Don’t be shy to aim high. You might just surprise yourself. No matter how new or small your business is at present, you should have big ambitions. As a rookie entrant in 2008’s Innovation category, we won the Queen’s Award for Enterprise, so it just goes to show you shouldn’t doubt your ability, despite your size. This isn’t to suggest that you should get carried away; involving your business in too many awards is unproductive, and devalues the awards you have.
Don’t forget there are often smaller categories more applicable to you within big, nationwide awards too, so don’t be put off by size and prestige. We started out in The Sunday Times Best Small Companies to Work For back in 2009, and have now graduated to become part of the 100 Best Companies list for mid-sized businesses as we’ve grown.
In my opinion, the top five small business awards to go for are:
1. The Queen’s Award for Enterprise – an all rounder with no entry fee.
2. Fast Track 100– great for boosting your finance and gaining media exposure. Also free to enter.
3. The EY Entrepreneur Of The Year – best for personal development. Free to enter.
4. Best Companies to Work For – a real boost to staff morale.
5. The Growing Business Awards – great for your company profile.
What’s in it for me?
Awards can be mighty; having the influence to distinguish a company’s offering from competitors. They can also demonstrate commitment, and be a hint towards growth; always good for an SME, particularly those seeking partnerships or investment.
Having that trophy in your cabinet, and the logo on your collateral, reassures customers of quality and credibility. It’s that seal of approval we all feel comforted by. And that’s just prospective customers. Staff love recognition, and as such their morale will be boosted by a successful award outcome.
Naturally when applying for an award you look back at your milestones, how far you’ve come and what you’ve achieved. This exercise can provide focus and even help you to determine your next steps; who knows, perhaps a new direction is in store. This perspective will help you analyse your practices and procedures: your areas of excellence are highlighted, your areas for improvement become clearer.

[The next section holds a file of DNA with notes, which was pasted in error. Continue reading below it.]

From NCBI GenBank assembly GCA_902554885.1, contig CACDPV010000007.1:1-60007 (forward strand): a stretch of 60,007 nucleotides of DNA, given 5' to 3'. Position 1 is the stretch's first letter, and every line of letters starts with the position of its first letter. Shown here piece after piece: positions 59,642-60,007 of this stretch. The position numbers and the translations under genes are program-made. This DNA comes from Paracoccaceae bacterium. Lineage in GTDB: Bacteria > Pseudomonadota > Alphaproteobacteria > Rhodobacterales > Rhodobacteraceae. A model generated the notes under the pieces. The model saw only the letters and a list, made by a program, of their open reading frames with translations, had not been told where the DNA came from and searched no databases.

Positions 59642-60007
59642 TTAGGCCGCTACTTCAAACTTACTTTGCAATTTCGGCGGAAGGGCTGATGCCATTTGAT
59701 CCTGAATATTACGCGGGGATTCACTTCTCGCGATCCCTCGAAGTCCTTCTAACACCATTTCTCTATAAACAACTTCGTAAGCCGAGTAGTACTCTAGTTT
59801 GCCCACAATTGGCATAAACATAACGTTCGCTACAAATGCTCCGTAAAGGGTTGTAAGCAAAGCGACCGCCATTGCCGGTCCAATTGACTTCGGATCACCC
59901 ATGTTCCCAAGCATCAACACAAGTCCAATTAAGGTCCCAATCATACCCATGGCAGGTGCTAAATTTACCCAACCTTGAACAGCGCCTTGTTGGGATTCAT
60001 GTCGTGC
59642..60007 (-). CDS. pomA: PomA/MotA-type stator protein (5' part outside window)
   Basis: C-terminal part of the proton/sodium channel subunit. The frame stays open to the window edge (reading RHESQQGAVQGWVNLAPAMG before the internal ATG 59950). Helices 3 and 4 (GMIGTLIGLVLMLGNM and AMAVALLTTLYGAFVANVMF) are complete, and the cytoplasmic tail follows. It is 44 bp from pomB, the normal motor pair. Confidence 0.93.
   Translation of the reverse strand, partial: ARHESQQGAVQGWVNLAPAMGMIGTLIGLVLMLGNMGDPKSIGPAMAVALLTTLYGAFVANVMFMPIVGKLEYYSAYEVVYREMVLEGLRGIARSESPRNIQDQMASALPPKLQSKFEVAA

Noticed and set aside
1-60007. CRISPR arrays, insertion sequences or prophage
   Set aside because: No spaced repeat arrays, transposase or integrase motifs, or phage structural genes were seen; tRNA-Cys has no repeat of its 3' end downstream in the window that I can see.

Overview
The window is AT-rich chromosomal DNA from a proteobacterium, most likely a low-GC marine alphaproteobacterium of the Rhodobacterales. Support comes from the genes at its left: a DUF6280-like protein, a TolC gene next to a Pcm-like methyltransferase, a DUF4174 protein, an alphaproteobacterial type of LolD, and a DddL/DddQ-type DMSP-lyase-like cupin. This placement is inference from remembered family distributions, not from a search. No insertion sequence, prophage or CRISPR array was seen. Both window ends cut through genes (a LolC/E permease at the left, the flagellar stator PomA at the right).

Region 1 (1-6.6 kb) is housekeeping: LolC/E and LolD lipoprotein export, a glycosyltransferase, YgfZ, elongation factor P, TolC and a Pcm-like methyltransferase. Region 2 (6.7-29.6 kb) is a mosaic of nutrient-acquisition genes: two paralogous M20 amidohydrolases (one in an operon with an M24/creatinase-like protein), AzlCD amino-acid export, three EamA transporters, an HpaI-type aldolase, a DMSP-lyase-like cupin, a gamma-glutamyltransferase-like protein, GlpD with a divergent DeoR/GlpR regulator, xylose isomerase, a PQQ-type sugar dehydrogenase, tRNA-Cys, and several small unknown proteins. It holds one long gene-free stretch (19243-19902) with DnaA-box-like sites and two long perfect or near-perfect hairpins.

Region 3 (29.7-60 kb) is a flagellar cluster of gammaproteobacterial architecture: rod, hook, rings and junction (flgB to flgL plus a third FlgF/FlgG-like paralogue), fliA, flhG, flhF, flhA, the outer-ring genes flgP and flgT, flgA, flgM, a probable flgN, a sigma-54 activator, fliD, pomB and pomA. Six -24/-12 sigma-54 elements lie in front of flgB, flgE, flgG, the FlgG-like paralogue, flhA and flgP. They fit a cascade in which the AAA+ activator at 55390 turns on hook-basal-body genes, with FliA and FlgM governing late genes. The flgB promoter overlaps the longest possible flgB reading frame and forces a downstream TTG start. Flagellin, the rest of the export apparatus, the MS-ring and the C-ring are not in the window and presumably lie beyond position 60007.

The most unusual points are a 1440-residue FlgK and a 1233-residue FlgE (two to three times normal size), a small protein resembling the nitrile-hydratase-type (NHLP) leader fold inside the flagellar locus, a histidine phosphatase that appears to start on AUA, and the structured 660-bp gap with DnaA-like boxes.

Communication is key
One of the biggest opportunities when getting involved with an award is communication and connection. Before the awards night or results are released, cash in on the free marketing by utilising the hashtag and jumping on the press surrounding the awards. Publicity is a positive by-product of getting involved with an award, but accept that you will have to do the leg work.
Meeting other SMEs and individuals is also a perk of getting involved in an award – beforehand on social media and at the awards event as well. Each award attracts like-minded businesses so there’s opportunity to be inspired, learn something new and forge relationships.
Winning isn’t the be all and end all though, just being shortlisted offers you credibility. So whatever the outcome, make sure you talk about your involvement on social media or blog about it as part of your web or newsletter content; it’s all about sharing your involvement. Likewise, involving staff in the award process is a great way to boost productivity. From our experiences, staff love the feeling of being part of something wider than the company itself, not to mention the excitement of finding out the award results.
Ultimately it’s about finding awards that reflect who you are as a business, making sure the timing is right, and enjoying the process as there’s always something to take home.
Ed Reeves is the co-founder of Moneypenny.